Glasses Let Blind And Deaf Viewers Watch Movies In Theatres


I'm a big fan of getting as many people interested in movies as possible. They are a huge part of my life, essentially my version of religion. It's certainly where I can be found most Sundays. Theatres are my churches, actors my saints, movies my scripture. And I preach the good word as often as I can. But, because it is a visual and auditory medium, there are chunks of the population to which the experience of going to the movies is inaccessible. I speak of the deaf and the blind, for whom there has been very little progress past closed captioning and described video. But a new technology may welcome them into the fold.

Championed by Sony Entertainment and Regal Entertainment Group, these Access Glasses provide captions and subtitling via the lenses, similar to the glasses Google teased earlier in the month, but with a significantly smaller chance of the wearer being plowed down by a UPS truck. They work with 2D and 3D films, and will be in some US theatres soon. Regal entertainment described them as such:
The Sony technology consists of specially designed eyewear and a receiver allowing deaf and hard of hearing customers to view closed captioned text in their direct line of sight for both 2D and 3D movies. For blind and visually impaired customers, Sony’s Entertainment Access Glasses, paired with headphones, provide descriptive audio tracks. The technology began being deployed in April of 2012 and is expected to be completed by first quarter 2013.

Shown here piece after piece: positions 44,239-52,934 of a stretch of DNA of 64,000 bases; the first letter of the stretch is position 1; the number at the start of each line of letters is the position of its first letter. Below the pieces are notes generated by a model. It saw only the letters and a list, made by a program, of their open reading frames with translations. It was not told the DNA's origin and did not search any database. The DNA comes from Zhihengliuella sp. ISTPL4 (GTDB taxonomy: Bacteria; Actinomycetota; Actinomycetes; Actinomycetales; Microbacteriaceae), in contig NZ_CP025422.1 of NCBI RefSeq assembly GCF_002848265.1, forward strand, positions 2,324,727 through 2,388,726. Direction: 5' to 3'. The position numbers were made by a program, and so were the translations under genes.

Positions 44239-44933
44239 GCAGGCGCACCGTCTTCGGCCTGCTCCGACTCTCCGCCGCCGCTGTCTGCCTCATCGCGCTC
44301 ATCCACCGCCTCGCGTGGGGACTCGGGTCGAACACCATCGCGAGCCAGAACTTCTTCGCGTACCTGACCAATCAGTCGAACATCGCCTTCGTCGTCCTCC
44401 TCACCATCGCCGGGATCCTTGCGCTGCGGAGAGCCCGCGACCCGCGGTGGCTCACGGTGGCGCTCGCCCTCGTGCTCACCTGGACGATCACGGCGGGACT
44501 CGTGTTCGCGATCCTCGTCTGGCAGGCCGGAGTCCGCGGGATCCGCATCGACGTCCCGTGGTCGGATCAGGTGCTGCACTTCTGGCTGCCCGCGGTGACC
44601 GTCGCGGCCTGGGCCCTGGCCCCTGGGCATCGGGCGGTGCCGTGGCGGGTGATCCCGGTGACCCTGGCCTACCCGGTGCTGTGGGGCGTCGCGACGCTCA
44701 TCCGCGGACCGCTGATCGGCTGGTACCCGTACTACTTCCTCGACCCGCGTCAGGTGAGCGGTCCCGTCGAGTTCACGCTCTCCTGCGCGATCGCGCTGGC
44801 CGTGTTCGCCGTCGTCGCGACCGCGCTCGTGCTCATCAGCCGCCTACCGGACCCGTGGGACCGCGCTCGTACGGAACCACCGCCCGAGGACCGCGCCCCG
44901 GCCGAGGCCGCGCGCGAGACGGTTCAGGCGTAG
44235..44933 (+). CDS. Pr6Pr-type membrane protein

This is fantastic, though I can see one major issue, and it's the same I pointed out with the Gooses: when subtitles are on the film print, they are at the same visual distance as the rest of the film, allowing the eye to focus on both. With glasses, the print will be near sighted, and the image far, forcing the eye to focus and refocus continuously, which could result in headaches, nausea and eye problems with prolonged use. But, it is a step forward in a field I feel there is too little (read: no) innovation.

Via /Film.
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About MR. Clark

Adopting the descriptor of "successfully unpublished author", MR. Clark began writing things on the internet in 2012, which he believed to be an entirely reputable and civilized place to find and deliver information. He regrets much.

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